Hungary: Central Bank ends easing cycle as expected
August 25, 2015
At its meeting on 25 August, the Central Bank of Hungary (NBH) left the base rate unchanged at 1.35%. Prior to August’s meeting, the Bank had cut the rate in five consecutive meetings from 2.10% to 1.35%. August’s decision was in line with market expectations, as in July the Bank had signaled the end of the easing cycle.
In its accompanying statement, the NBH reiterated that the Hungarian economy is projected to accelerate, although it will still continue to perform below potential with the negative output gap closing only gradually. While the NBH sees that domestic demand is speeding up, external demand remains subdued due to a lengthy recovery in some of Hungary's export markets. Despite the fact that employment has increased, unemployment is still high compared to historic levels. The Bank pointed out that even though Q2 GDP growth fell slightly short of the Bank’s expectations, as it was dragged down by lower agricultural production, recent economic indicators suggest that, “underlying growth has not changed significantly and economic growth is likely to continue at a rapid pace.” The NBH sees that both investment and private consumption will strengthen gradually.
Regarding inflation, the Bank noted that, “consumer prices continued to show low dynamics in July,” in line with the Bank’s projections from its June inflation report. Inflationary pressures remain muted, resulting from low imported inflation, low commodity prices and the negative output gap. The NBH projects that inflation will only return to near its inflation target of 3.00% at the end of 2016.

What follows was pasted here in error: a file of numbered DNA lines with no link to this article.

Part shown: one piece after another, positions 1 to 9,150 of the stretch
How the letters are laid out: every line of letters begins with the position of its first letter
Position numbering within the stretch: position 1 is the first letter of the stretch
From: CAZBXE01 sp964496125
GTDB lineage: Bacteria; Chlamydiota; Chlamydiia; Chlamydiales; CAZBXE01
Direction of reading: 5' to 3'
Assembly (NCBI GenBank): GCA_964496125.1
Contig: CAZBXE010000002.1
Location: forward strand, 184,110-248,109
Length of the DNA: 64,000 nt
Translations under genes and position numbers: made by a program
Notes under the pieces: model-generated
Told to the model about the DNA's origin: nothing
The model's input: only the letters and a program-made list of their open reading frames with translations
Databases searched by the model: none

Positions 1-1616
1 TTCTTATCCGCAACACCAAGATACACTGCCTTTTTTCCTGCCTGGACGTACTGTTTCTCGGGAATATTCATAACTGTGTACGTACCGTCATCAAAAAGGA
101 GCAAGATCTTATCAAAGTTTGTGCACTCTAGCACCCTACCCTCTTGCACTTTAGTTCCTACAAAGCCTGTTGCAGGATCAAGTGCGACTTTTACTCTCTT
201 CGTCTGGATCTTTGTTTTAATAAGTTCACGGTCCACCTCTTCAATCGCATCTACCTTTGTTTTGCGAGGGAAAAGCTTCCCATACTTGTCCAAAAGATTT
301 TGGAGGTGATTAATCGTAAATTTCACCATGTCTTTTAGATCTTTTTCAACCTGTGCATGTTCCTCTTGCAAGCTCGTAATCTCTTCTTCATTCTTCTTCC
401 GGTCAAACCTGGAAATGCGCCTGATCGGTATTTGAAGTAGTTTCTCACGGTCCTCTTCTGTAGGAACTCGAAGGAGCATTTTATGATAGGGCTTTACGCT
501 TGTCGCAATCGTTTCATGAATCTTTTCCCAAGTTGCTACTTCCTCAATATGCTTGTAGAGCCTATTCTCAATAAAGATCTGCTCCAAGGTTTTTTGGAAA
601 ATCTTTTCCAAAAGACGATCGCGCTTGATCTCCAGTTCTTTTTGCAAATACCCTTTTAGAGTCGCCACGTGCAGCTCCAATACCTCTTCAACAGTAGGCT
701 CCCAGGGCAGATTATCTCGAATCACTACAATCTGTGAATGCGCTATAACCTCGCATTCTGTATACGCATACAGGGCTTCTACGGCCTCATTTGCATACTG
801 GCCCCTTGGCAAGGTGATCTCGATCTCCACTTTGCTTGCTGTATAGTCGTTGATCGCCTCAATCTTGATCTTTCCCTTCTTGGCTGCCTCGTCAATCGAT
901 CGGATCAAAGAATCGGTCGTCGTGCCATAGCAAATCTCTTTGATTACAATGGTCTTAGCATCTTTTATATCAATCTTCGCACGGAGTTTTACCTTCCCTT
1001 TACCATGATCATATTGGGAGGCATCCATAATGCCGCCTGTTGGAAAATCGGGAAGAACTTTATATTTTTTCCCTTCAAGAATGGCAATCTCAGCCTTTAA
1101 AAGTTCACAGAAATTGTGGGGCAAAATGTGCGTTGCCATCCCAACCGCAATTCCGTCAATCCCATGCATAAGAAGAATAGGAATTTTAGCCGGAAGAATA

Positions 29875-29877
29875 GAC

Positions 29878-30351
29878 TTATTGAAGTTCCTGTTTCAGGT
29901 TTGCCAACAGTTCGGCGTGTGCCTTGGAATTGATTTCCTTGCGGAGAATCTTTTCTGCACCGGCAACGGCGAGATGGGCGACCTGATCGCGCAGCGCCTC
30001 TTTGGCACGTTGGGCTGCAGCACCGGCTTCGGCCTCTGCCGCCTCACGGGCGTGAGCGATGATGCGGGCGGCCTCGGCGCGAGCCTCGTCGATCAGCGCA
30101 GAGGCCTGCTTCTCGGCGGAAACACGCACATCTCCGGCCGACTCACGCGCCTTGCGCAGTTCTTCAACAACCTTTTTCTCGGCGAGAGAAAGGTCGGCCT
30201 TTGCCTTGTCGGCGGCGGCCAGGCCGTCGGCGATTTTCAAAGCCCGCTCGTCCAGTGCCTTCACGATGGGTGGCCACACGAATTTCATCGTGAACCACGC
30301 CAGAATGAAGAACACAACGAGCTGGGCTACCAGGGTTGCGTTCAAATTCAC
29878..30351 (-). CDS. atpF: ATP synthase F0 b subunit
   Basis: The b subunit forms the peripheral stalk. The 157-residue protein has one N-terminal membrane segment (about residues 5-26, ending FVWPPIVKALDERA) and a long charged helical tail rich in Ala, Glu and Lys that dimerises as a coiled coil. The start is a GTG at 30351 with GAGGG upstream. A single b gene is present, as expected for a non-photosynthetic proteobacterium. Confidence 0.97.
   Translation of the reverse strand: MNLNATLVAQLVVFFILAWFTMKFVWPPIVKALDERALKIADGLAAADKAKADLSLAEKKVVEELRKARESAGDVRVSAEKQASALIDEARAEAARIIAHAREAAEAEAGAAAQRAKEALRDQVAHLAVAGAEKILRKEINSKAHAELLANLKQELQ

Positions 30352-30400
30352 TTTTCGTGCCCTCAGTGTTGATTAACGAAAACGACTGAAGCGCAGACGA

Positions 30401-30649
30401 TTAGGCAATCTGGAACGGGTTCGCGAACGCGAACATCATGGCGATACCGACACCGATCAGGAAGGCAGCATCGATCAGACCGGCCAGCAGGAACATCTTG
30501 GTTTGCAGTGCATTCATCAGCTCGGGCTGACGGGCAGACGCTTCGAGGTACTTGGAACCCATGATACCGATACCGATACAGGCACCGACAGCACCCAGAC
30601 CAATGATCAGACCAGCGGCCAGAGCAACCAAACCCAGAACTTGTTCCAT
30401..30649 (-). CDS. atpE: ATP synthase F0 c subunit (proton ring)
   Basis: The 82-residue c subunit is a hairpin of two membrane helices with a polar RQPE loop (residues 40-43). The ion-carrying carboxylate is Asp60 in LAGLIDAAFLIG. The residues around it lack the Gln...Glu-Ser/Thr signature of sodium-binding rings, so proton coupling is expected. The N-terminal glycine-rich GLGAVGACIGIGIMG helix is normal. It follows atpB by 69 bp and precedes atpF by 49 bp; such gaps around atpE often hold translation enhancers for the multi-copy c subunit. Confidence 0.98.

As for international developments, the Bank noted that global financial markets were volatile recently, but that this did not affect Hungary’s financial markets significantly. While the agreement on Greek’s third bailout was positive for investor confidence, uncertainty surrounding China’s capital market and a potential U.S. interest rate hike by the Federal Reserve dampened confidence. Nevertheless, the Bank pointed out that the Hungarian forint (HUF) was relatively stable against the euro.
The Central Bank signaled that it would leave the base rate unchanged for a long time, in stating that, “the current level of the base rate and maintaining loose monetary conditions for an extended period are consistent with the medium-term achievement of the inflation target and a corresponding degree of support to the economy.” The next monetary policy meeting is scheduled for 22 September.